A Singaporean man who pretended to be a charity worker so that he could molest and take pictures of women’s feet is now in jail.
Tan Boon Hwee, 32, pleaded guilty to two counts of outrage of modesty on Wednesday. He was sentenced to two weeks and five days in jail for two separate incidents that occurred in 2017 and 2019.
“Although the accused’s outrages of modesty are less intrusive because it involves feet and not private parts, it is anything but harmless,” Deputy Public Prosecutor Chong Kee En said. “It disrespects women’s autonomy over all parts of their bodies, and their right not to have any part of themselves sexually intruded upon without their consent.”
Details from Tan’s first victim were revealed in court on Wednesday. The 28-year-old female victim met the accused on Tinder and was taken to Singapore’s MacRitchie Reservoir for a date on July 16, 2017.
Tan, who used another name on the dating app, asked the woman if he could take photos of her feet for the “Barefoot Walking Society,” a charity he supposedly worked for. The woman had no idea the charity was fake.
“When [she] probed him for details of this charity, the accused said that it was a ‘low-key’ organization,” Chong said. “He insisted it was genuine, showing her photos of other women and their feet he had taken.”
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Tan’s first victim believed him, and he kept on adjusting her feet for the pictures as an excuse to “slowly touch and caress the soles of her feet.” He also called her toes “cute” and asked if she exercised. After around five minutes, the woman started protesting.
Tan stopped touching her feet and started asking her questions about her favorite male body parts and her intimate experiences with men. She eventually got up to leave and told him she only saw him as a friend. Tan sent her several messages after she got home, and he convinced her to meet him again.
He became aggressive after she admitted he was her first-ever Tinder date. He also threatened her after she asked for the pictures he took. Fearing for her safety because Tan remembered her workplace, the woman informed the police about the incident. However, she could not provide sufficient evidence for charges to be filed.
She alerted the authorities again after hearing about Tan’s conviction in January 2019, when he was charged with five counts of outrage of modesty and fined 8,000 Singaporean dollars (approximately $5,876).
Despite the charges and the fine, Tan continued to molest women. He returned to his old ways in March 2019 when he targeted an 18-year-old store assistant.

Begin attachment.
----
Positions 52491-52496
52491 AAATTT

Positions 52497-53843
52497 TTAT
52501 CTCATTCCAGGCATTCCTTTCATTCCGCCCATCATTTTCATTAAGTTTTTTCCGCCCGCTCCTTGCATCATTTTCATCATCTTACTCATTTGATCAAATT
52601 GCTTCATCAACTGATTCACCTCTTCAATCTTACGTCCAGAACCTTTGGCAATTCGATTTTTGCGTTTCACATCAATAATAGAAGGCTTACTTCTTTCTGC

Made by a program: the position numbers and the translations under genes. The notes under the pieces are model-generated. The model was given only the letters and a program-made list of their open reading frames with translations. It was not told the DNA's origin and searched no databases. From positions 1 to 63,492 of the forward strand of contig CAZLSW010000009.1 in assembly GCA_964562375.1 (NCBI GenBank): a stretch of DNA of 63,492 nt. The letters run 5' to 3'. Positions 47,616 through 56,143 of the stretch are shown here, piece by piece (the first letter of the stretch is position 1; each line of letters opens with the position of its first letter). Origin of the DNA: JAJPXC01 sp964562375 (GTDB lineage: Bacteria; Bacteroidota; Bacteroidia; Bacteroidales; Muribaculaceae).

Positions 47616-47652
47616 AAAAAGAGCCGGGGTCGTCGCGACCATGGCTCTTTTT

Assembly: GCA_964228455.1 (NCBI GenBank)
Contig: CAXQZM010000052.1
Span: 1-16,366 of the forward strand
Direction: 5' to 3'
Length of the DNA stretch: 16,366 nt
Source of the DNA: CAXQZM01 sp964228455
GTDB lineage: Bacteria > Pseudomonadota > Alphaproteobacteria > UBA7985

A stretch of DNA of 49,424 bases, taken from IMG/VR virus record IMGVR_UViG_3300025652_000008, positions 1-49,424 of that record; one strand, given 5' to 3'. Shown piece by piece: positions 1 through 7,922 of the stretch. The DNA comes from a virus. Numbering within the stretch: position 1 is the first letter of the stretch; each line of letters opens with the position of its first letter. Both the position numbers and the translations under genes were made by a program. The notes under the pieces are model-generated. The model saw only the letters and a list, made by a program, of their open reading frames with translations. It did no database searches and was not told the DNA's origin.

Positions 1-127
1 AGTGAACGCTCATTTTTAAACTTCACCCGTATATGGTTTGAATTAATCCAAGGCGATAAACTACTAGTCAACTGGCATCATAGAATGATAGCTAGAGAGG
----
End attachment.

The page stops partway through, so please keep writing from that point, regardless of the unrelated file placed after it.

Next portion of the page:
Tan introduced himself as someone working for Singapore’s People’s Association, then told the teenage victim that they were writing inspiring messages on soles of feet and taking photos of them for a collage.
The victim eventually agreed, thinking it was for a good cause. Tan then proceeded to put a ring on one of her toes and wrote “may your feet take you where you [sic] heart wants to go” on her feet.
The interaction lasted for 10 minutes, but it was more than enough to unsettle the woman. She eventually looked up Tan’s name online, and one of the search results informed her about his January 2019 conviction. She then reported her interaction with Tan to the police.
In addition to the incidents from 2017 and 2019, Tan was also charged with two counts of outrage of modesty in 2014.
“The accused’s deception as ‘charity’ preys on his victims’ kindness or generosity,” Chong said. “It preys on women’s fear of being seen as rude or abrasive, even to strangers. It makes a mockery of those involved in legitimate charitable activities.”
Tan’s defense lawyer called on the court for an assessment to see if the 32-year-old is eligible for a mandatory treatment order. The prosecution said psychiatrists could not agree on whether Tan had a fetishistic disorder. They also said Tan’s repeat offending may have been a result of his apparent lack of dedication to follow-up treatment.Tan could face fines, caning, up to two years in jail or all three punishments for each count of outrage of modesty. Another charge against him under the Protection from Harassment Act was also considered for his sentencing.